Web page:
While major news networks have struggled to figure out the right way to cover the Trump administration, political satirists like Samantha Bee, John Oliver, Stephen Colbert, and Seth Meyers have demonstrated why comedy can be such a powerful antidote to bullshit. Follow Strikethrough on Facebook! https://www.facebook.com/CarlosMazaVox/ The first few months of the Trump administration have been a goldmine for late-night comedians and political satirists. Shows like Full Frontal With Samantha Bee, Saturday Night Live, and Late Night With Seth Meyers have enjoyed ratings boosts thanks to their regular lampooning of the Trump White House. But beyond the jokes and sight gags, political satirists have done an excellent job of seriously covering the Trump administration — sometimes even better than major TV news networks. And that’s because while traditional journalists feel compelled to take President Trump’s often absurd statements and conspiracy theories seriously, political satirists have demonstrated an extremely low tolerance for bullshit.
Two years ago, the ESPN host Bomani Jones appeared on the network’s “Mike & Mike” morning show wearing a T-shirt that seemed, at first glance, to bear the logo of Cleveland’s baseball team, but, in place of the trademark cursive “Indians,” the shirt read “Caucasians”; the crude caricature of a Native American had also been altered to look like a grinning white man. The reaction was swift: ESPN demanded that he cover up the shirt while on air; many white people criticized Jones’s “racism” on social media. The point was easy to discern: Native Americans continue to be depicted in derogatory ways and relegated to a kind of racist stereotype in a manner that many white people would find intolerable were it directed at them. Stripped of context, the shirt appeared to be a needless racial provocation. Situated amid the dynamics that inspired it, though, the shirt becomes an attempt to undermine racism by forcing observers to think about the nature of the Indians’ iconography.
.. Jeong said in a statement that the tweets were intended to be an inversion of the racist and sexist trolling that had been a feature of her digital life—an attempt to fight racism by deploying its own language against it. She said, “While it was intended as satire, I deeply regret that I mimicked the language of my harassers.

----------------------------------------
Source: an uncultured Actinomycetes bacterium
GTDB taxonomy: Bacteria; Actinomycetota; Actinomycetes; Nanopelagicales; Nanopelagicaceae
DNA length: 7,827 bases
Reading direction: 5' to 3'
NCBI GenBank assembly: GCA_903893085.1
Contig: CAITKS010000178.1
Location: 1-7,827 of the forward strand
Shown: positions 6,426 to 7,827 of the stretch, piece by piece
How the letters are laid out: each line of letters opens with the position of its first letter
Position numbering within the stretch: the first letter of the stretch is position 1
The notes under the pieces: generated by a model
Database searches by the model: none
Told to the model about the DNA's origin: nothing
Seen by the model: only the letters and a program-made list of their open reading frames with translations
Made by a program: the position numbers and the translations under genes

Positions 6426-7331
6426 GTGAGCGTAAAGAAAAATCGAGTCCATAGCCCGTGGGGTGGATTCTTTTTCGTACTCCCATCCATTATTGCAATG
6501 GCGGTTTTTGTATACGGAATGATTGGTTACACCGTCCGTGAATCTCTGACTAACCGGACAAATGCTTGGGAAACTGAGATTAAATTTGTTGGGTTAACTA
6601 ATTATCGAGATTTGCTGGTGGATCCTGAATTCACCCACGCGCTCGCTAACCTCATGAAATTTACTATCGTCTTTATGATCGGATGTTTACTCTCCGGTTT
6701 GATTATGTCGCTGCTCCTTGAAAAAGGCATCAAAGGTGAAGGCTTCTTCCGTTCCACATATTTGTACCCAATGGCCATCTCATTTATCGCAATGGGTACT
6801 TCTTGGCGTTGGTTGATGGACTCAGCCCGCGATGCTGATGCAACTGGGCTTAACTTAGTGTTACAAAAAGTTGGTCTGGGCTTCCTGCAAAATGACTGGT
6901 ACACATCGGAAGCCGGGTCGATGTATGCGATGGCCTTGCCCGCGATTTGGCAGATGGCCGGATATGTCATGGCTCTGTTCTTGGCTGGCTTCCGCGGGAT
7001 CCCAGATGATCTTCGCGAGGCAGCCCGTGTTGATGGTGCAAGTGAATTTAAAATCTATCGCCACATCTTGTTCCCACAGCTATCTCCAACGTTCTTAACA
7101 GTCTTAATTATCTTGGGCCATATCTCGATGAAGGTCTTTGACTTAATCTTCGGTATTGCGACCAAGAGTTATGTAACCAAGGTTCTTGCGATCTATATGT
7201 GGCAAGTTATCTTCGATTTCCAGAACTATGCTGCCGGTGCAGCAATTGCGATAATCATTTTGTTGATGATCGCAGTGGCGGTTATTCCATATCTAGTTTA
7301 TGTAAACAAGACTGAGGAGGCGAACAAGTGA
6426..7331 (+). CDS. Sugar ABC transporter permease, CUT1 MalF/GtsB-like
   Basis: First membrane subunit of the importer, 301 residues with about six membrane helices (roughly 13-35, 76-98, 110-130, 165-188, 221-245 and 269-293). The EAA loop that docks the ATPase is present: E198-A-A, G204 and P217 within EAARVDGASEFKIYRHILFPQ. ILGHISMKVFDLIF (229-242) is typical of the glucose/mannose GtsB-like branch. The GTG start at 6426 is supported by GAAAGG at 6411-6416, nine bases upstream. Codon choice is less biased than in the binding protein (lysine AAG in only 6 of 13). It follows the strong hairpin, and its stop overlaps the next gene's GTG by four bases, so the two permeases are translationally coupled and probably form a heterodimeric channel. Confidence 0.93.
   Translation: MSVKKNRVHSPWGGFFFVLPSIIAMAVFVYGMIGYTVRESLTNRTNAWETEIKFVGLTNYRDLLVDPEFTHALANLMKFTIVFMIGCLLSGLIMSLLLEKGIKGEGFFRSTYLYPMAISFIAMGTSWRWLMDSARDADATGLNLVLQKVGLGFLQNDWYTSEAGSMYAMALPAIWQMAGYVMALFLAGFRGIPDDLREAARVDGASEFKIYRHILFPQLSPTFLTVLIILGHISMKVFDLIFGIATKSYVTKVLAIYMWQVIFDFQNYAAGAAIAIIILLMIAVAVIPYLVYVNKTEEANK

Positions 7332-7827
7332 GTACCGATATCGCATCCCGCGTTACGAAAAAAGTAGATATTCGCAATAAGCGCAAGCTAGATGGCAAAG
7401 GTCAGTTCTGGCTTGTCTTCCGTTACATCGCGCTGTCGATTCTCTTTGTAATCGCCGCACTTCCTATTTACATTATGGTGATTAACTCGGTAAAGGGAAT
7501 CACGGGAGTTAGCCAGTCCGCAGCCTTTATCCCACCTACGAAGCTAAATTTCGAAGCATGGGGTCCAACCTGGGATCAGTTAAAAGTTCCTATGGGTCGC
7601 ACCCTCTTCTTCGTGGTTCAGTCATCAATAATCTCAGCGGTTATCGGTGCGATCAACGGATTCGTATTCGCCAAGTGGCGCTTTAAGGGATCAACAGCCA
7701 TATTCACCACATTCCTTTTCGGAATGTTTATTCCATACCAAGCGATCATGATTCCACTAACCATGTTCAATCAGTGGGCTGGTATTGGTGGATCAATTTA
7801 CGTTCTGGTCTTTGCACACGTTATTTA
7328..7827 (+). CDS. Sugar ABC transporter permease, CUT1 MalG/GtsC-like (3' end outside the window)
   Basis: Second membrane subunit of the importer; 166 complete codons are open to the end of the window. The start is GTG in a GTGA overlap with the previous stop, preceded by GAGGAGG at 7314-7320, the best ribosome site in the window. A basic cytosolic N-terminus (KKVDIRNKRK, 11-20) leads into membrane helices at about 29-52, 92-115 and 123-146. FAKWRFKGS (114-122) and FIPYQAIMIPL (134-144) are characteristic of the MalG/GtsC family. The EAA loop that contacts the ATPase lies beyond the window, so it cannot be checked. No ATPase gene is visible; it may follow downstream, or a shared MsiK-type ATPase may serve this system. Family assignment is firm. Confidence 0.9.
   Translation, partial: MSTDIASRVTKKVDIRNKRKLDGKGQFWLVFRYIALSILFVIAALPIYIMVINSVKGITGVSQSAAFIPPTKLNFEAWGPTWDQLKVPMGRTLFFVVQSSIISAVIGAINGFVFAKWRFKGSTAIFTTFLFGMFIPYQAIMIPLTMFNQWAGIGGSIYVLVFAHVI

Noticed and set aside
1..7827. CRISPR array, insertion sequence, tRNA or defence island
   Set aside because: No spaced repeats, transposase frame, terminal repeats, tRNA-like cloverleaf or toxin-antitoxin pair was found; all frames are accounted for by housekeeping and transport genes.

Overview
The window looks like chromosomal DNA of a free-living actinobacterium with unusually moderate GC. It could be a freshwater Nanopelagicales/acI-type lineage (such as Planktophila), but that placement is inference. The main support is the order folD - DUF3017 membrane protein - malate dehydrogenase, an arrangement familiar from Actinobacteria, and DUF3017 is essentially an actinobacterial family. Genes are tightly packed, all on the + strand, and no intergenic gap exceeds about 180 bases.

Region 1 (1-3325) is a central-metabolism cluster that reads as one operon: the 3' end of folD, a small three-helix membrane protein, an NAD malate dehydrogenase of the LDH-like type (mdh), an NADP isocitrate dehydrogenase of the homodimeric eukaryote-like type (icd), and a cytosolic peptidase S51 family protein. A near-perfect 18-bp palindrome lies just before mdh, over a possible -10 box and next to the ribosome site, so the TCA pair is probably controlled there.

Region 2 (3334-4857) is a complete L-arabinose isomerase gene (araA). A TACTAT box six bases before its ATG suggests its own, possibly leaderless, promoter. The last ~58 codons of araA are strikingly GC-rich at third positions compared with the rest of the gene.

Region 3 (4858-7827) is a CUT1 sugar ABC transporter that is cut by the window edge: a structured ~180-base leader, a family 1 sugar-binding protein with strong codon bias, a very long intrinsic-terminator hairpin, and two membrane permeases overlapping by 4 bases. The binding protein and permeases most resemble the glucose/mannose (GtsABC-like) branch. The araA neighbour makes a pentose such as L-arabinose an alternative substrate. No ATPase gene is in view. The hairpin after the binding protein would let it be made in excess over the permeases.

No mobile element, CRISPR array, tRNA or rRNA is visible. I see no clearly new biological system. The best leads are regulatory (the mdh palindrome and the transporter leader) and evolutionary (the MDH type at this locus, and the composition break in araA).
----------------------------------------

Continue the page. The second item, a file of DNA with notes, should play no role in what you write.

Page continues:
.. Jeong’s satire defense is, indeed, not entirely sound. Her words may well have been satirical, but they are a form of satire with a high risk of collateral damage. The most devoutly bigoted figures of our era, such as Milo Yiannopoulos and Donald Trump, have used the satire loophole as a way to gerrymander the boundaries of acceptable conversation to contain their most inflammatory comments.
.. Donald Trump has reaped incalculable political benefit by exploiting the apprehension that white people have become societal punching bags. In his rhetoric, Trump is not missing the context but deliberately erasing it, contriving a misunderstanding that is profitable on multiple levels for its architects. They understand the current debate around free speech and social media not as an attempt to create parameters of decency around public dialogue but rather as part of a board game in which each side attempts to remove valuable pieces from the other’s team.
.. The dishonestly named Project Veritas has attempted a number of outlandish schemes meant to entrap journalists or distort their words into some fireable offense.
.. But there is also an even greater effort at work, aimed to strip away the moral authority of people belonging to a vulnerable group, in order to make the spurious argument that they’re too compromised to hold anyone outside that group accountable. This is the off-brand cousin of Trump’s method of responding to the Mueller probe: strip away the credibility of those who are making the accusation, and you diminish the weight of the accusations themselves.
.. the conversation in the past week has focussed entirely upon Jeong’s reactions to racist and sexist assaults rather than the fact that she was subjected to them in the first place.
.. the idea of reverse racism serves as a blunt instrument to facilitate the actual kind.